Consider reading our Classic Editor instructions first to cover the general process of working within WordPress. This page covers a few brief aspects of using the Block Editor. See additional resources in the sidebar of the Classic instructions page. Understand that WordPress Block development is progressing rapidly, so instructions can become outdated.
The first thing I do is click the three vertical dots in the upper right and unclick Fullscreen mode; that makes the left navigation show (on larger screens). For sites using Genesis themes, the “G” icon can be clicked for theme options such as Layout with or without a Sidebar. The Settings icon (gear) will toggle the Document and Block options including Permalink, Featured Image, Parent Page, and Sidebar Selection.
It can be challenging to find your place within the page amongst all the blocks. Put your cursor approximately where you want to be. You will likely see “plus” signs appear to allow adding new blocks, but you may not be exactly where you want to be such as within a column block. Click the three horizontal lines in the upper left to display the Block navigation and that will help you get exactly where you want.
The entire page can be single column, populated typically by headings, paragraphs, and perhaps a list or images. For more visual appeal you may want a page with a sidebar (populated with widgets) and/or columns. This page is full width so very wide images can be displayed.
For emphasis and understanding, I have coded this page to show each of the blocks (along with “figures” and “divs” within them) when you hover with your mouse.
The following block is a Table:
|Row 1 Column 1||Row 1 Column 2||Row 1 Column 3|
|Row 2 Column 1||Row 2 Column 2||Row 2 Column 3|
|Row 3 Column 1||Row 3 Column 2||Row 3 Column 3|
Tables will maintain their rows and columns even on small devices.
Columns can be very useful as a means of housing various blocks and providing the ability to drag and drop with a more creative result. Balancing content in columns can be a bit challenging. Note how the columns stack on narrow devices, so order the content by importance and flow. Perhaps a second column block will help with additional content flow. Blocks can be specified as regular, wide, or full width in some themes.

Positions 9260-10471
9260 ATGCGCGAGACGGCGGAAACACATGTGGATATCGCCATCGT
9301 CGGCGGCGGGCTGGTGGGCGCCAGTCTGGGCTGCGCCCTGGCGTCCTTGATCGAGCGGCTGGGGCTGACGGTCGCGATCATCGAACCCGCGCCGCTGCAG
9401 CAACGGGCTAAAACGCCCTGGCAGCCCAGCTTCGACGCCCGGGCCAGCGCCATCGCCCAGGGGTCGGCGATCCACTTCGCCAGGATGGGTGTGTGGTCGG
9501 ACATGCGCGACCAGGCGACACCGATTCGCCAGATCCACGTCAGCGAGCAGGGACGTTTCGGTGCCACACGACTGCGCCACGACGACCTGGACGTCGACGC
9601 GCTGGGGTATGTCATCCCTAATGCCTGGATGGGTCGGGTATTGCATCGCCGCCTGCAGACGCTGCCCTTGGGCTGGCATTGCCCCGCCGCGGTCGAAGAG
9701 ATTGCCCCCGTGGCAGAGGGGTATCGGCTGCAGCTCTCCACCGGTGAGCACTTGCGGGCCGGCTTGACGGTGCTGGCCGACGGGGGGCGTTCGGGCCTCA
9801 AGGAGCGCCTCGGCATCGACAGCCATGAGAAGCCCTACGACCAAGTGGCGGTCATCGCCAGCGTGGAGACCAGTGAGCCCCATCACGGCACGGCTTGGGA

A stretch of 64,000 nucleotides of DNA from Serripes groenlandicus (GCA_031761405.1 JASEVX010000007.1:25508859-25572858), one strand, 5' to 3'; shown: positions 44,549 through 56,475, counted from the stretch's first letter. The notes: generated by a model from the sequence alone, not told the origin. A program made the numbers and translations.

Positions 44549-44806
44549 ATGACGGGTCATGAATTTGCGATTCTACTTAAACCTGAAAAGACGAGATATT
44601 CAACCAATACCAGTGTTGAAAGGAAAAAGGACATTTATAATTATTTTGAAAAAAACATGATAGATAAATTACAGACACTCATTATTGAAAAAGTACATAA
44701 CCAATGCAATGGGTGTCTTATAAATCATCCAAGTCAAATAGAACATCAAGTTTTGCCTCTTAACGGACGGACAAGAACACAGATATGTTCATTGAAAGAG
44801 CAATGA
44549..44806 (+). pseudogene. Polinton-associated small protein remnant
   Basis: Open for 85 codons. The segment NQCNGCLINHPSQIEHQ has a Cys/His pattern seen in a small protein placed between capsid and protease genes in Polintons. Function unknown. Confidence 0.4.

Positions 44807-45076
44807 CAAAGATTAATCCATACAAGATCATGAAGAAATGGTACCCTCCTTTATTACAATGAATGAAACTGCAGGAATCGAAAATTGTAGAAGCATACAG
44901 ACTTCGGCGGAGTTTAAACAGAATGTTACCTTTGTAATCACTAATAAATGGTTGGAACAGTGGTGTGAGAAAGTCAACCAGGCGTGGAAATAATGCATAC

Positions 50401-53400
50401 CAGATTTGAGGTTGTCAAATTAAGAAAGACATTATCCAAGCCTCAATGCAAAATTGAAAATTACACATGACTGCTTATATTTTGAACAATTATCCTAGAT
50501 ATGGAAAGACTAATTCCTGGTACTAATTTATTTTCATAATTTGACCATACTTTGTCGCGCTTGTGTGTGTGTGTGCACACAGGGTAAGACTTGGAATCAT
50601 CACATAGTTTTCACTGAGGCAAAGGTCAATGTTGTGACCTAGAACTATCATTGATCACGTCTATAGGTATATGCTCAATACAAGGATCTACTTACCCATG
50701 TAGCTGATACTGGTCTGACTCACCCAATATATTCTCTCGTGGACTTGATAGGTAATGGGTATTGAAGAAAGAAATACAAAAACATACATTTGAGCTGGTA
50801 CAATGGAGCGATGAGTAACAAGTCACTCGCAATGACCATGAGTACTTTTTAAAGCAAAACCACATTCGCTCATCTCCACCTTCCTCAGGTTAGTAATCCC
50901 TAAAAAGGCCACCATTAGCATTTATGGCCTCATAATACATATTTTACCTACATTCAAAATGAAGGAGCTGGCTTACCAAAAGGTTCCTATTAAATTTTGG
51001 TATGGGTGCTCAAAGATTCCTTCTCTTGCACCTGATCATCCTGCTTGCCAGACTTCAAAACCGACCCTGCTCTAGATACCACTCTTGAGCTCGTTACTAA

Following is a (regular) Column block, ironically the tool that allows specified percentage widths and a fixed margin between.
Text in first column of Column block.
Text in third column of Column block.
Following is an Advanced Column block which allows variable margin between but only specified column percentages. Either of these column blocks allows wide or full width when the theme supports that feature.
Narrow first column.
Narrow second column.
Wider third column.
Following are two versions of “Media & Text” blocks. The first, within the “Layout Elements” block choices, simply floats an image to one side of a paragraph. Delete and change what you don’t want.
Content side of Media & Text
The second, within the Atomic Blocks “Layouts” block choices, or the icon at top left in the admin, includes some preformatted text and an image, each in a column, and can be set to align wide or align full width for visual variety. Additionally, because it is within columns, the margins and padding can be specified.
Content side of Media & Text
Margin and padding can be set at right in block settings.
Following is a full width Image (not properly displayed due to sidebar and lack of appropriate CSS):
Text can be modified using settings at right. Your developer can pre-set theme colors in the palette or define CSS classes if you request. A CSS class can be a way of adding font styling, a background, or border to a type of content, similarly to how “Quote” and “Testimonial” styling is already pre-defined within blocks.
Everything looks great. I’m really pleased with the Resort Wear site.
Peter WilsonKaleidoscope Imprints
Injustice anywhere is a threat to justice everywhere.Martin Luther King Jr.
The following block is a YouTube embed. Simply copy the URL and a visual snippet will be shown:
The following block is a WordPress site embed.